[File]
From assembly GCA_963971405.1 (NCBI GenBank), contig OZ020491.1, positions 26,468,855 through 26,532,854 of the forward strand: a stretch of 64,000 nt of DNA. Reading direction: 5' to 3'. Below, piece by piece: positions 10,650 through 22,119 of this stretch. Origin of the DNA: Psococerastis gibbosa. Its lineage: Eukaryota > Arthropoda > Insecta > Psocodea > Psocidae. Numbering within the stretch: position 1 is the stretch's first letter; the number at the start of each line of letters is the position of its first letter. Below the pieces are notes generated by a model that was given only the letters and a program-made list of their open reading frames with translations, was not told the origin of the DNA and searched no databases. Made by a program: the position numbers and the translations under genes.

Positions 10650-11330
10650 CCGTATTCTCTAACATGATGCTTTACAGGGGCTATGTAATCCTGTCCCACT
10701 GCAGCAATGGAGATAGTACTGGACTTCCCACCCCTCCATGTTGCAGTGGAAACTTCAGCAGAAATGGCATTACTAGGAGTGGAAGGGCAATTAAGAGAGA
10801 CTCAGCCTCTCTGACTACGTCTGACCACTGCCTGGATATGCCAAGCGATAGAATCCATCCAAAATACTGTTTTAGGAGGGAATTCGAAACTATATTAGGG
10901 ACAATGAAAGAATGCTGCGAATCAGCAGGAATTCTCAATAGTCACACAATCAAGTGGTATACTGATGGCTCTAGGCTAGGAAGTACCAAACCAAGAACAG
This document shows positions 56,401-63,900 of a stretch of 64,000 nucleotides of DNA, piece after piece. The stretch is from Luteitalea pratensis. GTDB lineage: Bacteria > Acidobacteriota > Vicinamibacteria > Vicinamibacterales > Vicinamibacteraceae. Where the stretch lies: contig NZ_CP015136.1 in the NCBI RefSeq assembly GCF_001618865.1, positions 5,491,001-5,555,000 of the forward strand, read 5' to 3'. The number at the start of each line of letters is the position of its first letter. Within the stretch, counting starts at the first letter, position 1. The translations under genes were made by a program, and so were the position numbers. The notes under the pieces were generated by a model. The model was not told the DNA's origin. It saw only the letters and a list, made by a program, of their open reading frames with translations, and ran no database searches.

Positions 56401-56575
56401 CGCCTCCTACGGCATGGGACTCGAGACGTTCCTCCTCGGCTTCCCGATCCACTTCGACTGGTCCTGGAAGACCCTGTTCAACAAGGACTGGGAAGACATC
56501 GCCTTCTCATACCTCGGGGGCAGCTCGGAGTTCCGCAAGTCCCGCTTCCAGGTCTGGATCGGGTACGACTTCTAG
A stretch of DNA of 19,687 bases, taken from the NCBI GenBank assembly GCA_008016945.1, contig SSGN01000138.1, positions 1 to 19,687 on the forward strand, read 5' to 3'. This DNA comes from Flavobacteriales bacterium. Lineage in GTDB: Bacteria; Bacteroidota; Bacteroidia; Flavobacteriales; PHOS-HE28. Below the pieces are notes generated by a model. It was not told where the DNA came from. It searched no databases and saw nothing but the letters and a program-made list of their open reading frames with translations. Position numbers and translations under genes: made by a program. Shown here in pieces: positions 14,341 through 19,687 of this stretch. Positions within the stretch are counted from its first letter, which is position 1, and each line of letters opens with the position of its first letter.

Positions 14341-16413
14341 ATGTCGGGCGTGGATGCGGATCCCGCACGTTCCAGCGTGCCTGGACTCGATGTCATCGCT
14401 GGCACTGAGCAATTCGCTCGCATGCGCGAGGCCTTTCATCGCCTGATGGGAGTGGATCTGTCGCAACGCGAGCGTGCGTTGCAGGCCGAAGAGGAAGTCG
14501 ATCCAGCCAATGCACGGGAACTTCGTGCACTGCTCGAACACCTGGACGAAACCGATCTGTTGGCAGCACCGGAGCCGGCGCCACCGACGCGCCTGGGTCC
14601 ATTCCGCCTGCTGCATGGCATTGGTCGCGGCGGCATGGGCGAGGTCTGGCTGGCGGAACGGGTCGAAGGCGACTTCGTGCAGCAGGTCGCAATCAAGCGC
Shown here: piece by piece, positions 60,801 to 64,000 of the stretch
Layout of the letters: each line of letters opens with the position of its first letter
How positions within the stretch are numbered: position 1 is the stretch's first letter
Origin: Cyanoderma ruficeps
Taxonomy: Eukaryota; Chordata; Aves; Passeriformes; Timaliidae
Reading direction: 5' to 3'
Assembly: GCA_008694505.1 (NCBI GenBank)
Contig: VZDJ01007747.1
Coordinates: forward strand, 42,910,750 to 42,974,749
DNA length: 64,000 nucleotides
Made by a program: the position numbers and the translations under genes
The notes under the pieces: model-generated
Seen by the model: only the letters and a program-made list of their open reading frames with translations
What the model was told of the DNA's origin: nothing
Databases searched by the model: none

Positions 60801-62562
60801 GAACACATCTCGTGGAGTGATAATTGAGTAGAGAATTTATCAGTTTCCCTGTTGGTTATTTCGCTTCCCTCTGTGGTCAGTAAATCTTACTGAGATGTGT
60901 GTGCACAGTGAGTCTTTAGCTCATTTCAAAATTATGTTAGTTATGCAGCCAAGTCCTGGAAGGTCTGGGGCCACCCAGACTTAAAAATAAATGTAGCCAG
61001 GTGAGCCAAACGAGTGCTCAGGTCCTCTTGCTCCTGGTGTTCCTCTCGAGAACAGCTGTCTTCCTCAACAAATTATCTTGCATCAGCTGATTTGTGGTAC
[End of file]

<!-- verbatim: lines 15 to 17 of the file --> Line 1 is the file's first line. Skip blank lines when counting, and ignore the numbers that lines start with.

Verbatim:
14501 ATCCAGCCAATGCACGGGAACTTCGTGCACTGCTCGAACACCTGGACGAAACCGATCTGTTGGCAGCACCGGAGCCGGCGCCACCGACGCGCCTGGGTCC
14601 ATTCCGCCTGCTGCATGGCATTGGTCGCGGCGGCATGGGCGAGGTCTGGCTGGCGGAACGGGTCGAAGGCGACTTCGTGCAGCAGGTCGCAATCAAGCGC
Shown here: piece by piece, positions 60,801 to 64,000 of the stretch